Alan P. Boss
Theoretical astrophysics; stellar and planetary system formation; extrasolar planets formation and detection
B.S., 1973, University of South Florida
M.A., 1975, University of California, Santa Barbara
Ph.D., Physics, 1979, University of California, Santa Barbara
Contact & Links
- (202) 478-8858 | fax: (202) 478-8821
- aboss at carnegiescience.edu
- Department of Terrestrial Magnetism
Carnegie Institution of Washington
5241 Broad Branch Road, NW
Washington, DC 20015-1305
- Personal Website
Boss's theoretical research includes the formation of binary and multiple stars, triggered collapse of the presolar cloud, mixing and transport processes in protoplanetary disks, including thermal processing of particles during their journeys, and the formation of gas giant and ice giant protoplanets. His observational works centers on the Carnegie Astrometric Planet Search project, which has been underway for the last decade at Carnegie's Las Campanas Observatory in Chile.
While fragmentation is universally recognized as the dominant formation mechanism for binary and multiple stars, there are still major questions remaining to be answered. The most important of these is the role of magnetic fields. Along with Sandy Keiser, Boss has been studying the collapse of individual molecular cloud cores with a MHD code, Enzo, in order to constrain the chances for binary and multiple star system formation. Enzo is an adaptive mesh refinement (AMR) code, giving it the flexibility needed to follow binary fragments. These calculations will also help to define which cloud cores are likely to collapse to form single stars, such as our Sun.
A supernova shock front has been considered the most attractive mechanism for introducing short-lived radioisotopes (SLRIs) into the solar nebula. Along with Sandy Keiser, Boss has been using the FLASH code to study the problem of simultaneous triggering and injection. FLASH is also an AMR code, with a special strength in following shock waves. Boss has shown that FLASH 2D and 3D models support the supernova trigger hypothesis, over, e.g., the AGB star hypothesis for the origin of SLRIs, because thin supernova shocks are better at injecting SLRIs than the thick planetary nebula winds produced by AGB stars. Boss is currently running 3D models with FLASH, including the effects of target cloud rotation, to learn to what extent injection occurs into a protoplanetary disk formed as a result of triggered collapse.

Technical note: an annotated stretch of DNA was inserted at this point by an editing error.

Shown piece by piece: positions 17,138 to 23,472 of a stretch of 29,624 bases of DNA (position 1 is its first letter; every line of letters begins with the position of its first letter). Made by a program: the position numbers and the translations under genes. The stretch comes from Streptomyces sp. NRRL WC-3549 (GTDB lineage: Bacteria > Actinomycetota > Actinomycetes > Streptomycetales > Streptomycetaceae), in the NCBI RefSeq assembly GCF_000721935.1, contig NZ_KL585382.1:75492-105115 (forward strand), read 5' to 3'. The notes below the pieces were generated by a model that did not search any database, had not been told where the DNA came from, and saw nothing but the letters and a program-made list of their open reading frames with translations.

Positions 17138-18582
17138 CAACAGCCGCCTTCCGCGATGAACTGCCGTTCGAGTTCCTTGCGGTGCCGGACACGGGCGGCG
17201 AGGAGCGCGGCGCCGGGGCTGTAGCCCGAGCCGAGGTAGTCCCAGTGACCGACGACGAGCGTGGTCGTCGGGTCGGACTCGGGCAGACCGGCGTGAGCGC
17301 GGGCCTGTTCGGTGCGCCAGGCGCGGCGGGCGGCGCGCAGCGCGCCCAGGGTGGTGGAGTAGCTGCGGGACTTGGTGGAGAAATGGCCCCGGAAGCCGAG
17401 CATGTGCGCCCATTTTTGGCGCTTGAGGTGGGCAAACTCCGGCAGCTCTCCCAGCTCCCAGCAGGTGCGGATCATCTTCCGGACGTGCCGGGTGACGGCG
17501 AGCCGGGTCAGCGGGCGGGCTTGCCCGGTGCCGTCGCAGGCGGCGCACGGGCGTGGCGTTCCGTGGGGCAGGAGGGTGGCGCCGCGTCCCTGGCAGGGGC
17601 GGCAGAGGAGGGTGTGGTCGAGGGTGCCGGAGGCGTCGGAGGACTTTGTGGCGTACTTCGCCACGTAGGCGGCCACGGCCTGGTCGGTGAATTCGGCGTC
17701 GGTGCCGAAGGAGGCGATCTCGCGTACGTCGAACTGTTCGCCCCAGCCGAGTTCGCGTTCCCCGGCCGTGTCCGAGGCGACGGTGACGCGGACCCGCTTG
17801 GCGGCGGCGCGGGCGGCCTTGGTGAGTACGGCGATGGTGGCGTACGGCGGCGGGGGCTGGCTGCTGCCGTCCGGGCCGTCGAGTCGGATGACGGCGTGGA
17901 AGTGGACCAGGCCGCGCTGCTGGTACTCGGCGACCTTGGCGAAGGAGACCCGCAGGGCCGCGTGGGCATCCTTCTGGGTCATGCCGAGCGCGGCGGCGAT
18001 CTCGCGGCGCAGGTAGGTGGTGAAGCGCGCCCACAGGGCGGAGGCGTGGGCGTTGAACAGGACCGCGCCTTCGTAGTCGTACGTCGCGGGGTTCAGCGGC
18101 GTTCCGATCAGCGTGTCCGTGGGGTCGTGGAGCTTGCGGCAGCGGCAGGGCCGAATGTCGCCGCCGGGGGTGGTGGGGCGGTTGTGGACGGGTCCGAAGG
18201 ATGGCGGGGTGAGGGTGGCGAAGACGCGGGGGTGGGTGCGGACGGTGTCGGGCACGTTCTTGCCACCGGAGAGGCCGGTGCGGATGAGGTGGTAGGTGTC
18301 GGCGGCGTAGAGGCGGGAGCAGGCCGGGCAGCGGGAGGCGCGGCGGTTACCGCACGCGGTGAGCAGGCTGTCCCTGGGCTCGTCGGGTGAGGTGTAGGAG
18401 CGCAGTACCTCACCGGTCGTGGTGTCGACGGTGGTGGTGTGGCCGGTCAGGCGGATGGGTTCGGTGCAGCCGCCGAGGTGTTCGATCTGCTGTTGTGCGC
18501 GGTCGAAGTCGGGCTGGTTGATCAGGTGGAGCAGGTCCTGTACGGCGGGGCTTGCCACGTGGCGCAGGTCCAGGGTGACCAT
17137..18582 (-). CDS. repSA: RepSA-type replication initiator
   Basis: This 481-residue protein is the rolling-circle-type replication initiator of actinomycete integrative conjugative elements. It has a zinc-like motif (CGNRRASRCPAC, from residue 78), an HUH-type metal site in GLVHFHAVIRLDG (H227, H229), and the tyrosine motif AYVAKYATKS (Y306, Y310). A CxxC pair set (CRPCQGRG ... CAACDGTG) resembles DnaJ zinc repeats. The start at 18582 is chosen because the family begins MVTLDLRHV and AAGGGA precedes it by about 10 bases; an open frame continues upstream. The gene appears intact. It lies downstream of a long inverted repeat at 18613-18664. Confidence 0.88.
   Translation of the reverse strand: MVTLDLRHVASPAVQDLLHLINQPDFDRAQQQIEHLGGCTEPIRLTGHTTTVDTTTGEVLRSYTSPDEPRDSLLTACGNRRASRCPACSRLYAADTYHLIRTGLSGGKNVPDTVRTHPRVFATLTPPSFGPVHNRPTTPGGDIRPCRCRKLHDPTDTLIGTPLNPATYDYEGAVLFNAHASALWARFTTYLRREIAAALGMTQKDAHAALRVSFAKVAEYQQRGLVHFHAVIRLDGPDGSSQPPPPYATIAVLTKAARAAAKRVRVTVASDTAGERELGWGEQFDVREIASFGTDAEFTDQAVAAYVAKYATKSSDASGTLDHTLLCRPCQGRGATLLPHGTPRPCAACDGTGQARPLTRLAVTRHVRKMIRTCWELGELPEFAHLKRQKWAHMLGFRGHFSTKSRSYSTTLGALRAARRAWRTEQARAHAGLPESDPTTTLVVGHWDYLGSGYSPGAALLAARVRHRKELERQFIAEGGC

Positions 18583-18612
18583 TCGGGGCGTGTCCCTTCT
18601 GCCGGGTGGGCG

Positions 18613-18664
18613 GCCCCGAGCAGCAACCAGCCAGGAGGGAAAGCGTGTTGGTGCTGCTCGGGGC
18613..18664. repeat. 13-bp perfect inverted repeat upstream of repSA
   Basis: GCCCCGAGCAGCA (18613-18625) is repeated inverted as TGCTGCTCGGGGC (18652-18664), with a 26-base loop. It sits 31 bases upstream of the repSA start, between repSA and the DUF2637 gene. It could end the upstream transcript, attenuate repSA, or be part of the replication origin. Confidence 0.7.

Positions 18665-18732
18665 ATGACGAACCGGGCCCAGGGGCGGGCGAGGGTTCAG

Boss also studies the mixing and transport of solids in protoplanetary disks of the type necessary in order to form gas giant planets similar to Jupiter, or to undergo FU Orionis outbursts, i.e., in marginally gravitationally unstable (MGU) disks. In such disks, solids of cm-size and smaller should be transported along with the gas through gravitational torques associated with the growing and chaotically evolving spiral arms and clumps. Boss' 3D models show how how crystalline silicates, observed in the outskirts of protoplanetary disks and in long-period comets, could have been formed by thermal annealing closer to their protostar and then transported back outward to cooler regions of the disk. Boss has joined with Conel Alexander and Morris Podolak to study the detailed thermal evolution of finite-size particles in MGU disks. Besides studying rim formation, they intend to focus on the transport of ice mantles from the outer nebula to the inner nebula, with implications for both oxygen isotope heterogeneity and the transport of water to the habitable zone of the solar nebula.
While the core accretion mechanism is still considered by most to be the leading explanation for the formation of our solar system's gas giant planets, for the last decade Boss has been working to learn whether another mechanism, disk instability, could also form gas giant planets. Boss intends to use either Enzo or FLASH to begin a new set of disk instability calculations with an AMR code, with the final choice to be decided by the options available for handling radiative transfer in these codes.
Along with Alycia Weinberger and Ian Thompson, Boss has been running the Carnegie Astrometric Planet Search (CAPS) program, which searchs for extrasolar planets by the astrometric method, where the planet's presence is detected indirectly through the wobble of the host star around the center of mass of the system. With over six years of CAPSCam data, they are beginning to see likely true astrometric wobbles beginning to appear. The CAPSCam planet search effort is on the verge of yielding a harvest of astrometrically discovered planets, as well as accurate parallactic distances to many young stars and M dwarfs.